Robin F. Wilson, a professor and attorney fighting against marriage equality in D.C., apparently lied her face off about case law when she wrote a letter to the D.C. City Council, and then published an op-ed column in the Washington Post, to make her point about granting broader religious exemptions. Guess who caught her in the act? Councilman David Catania, who’s the lead on marriage equality, who promptly “fired off a letter to Wilson [Thursday] morning demanding she recant her previous testimony. To make his point, Catania sent a copy of his letter to Robert A. Smolla, the president of Washington & Lee, and Rodney A. Smolla, the dean of the law school. He also copied the letter to the Chief Disciplinary Council for the State Bar of Texas, where Wilson is licensed to practice law.” Ouch!
Her excuse for lying to the D.C. Council? “They talked to me 45 minutes, it’s possible I misstated something. But the bigger proposition, the one that is important, is that” there should be a broader religious exemption.” That is: It’s okay to lie, if you really, really believe in your position.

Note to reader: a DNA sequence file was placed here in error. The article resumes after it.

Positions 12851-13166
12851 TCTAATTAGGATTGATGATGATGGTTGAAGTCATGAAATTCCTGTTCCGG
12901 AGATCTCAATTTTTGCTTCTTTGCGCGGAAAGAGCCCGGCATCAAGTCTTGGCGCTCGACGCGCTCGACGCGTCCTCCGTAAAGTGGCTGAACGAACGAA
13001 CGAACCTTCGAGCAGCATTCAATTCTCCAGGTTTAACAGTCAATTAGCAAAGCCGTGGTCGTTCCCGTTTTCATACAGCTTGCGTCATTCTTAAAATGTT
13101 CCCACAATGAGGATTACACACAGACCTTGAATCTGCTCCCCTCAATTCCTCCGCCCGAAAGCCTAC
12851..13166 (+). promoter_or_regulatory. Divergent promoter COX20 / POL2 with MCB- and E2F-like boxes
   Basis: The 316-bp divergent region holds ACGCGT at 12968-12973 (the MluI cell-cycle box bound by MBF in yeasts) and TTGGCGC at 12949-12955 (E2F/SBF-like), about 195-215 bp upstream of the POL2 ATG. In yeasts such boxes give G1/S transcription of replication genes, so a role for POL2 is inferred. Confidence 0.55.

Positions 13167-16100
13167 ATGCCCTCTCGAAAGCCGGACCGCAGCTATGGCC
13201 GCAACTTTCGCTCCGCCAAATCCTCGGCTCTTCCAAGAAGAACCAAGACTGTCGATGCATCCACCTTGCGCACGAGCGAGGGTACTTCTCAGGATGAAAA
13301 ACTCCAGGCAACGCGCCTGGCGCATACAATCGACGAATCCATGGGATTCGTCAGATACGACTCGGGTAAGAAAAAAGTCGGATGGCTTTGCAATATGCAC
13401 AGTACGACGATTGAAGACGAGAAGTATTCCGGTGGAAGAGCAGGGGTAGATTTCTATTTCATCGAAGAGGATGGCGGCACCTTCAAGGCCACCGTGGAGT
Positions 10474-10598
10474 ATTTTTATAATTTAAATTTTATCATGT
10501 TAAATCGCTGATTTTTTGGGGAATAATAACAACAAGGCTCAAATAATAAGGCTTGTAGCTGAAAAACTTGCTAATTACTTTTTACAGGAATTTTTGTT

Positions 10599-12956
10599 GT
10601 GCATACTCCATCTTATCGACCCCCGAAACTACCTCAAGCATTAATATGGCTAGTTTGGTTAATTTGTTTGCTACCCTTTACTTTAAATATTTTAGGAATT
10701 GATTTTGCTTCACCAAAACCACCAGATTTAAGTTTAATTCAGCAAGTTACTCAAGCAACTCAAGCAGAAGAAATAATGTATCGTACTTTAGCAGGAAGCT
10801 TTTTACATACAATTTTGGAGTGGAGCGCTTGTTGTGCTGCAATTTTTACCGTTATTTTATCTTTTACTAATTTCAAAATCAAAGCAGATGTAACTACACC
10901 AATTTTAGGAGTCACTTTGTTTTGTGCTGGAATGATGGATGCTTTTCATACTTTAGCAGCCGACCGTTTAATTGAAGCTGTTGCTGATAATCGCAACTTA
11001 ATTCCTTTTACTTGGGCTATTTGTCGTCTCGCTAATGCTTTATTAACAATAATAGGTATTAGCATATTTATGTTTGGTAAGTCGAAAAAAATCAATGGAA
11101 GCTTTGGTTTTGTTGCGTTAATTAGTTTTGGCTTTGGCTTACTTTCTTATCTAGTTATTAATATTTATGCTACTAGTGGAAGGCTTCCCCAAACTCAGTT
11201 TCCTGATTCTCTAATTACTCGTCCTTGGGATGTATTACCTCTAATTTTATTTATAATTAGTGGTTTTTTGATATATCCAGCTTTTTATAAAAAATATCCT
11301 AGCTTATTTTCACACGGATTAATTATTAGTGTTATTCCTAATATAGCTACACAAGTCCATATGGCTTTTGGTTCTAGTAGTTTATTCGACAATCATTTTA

Here’s the letter in full (PDF), but Washington City Paper grabs some of Catania’s best lines, including this one:
‘Your misunderstanding apparently led you to claim that “circuit after federal circuit” has found that Title VII requires that police departments allow police officers to refuse to guard places that violate their religious beliefs such as abortion clinics and casinos. You even told Councilmember Jim Graham that this result “may be absurd, but it is the law under Title VII.” Professor Wilson, this is clearly not the law in the Seventh Circuit, the only circuit on which your testimony at the hearing relied. Furthermore, the Supreme Court has made clear that the “undue burden” test you cite is a “de minimus” standard. I find it outrageous that you would claim otherwise.’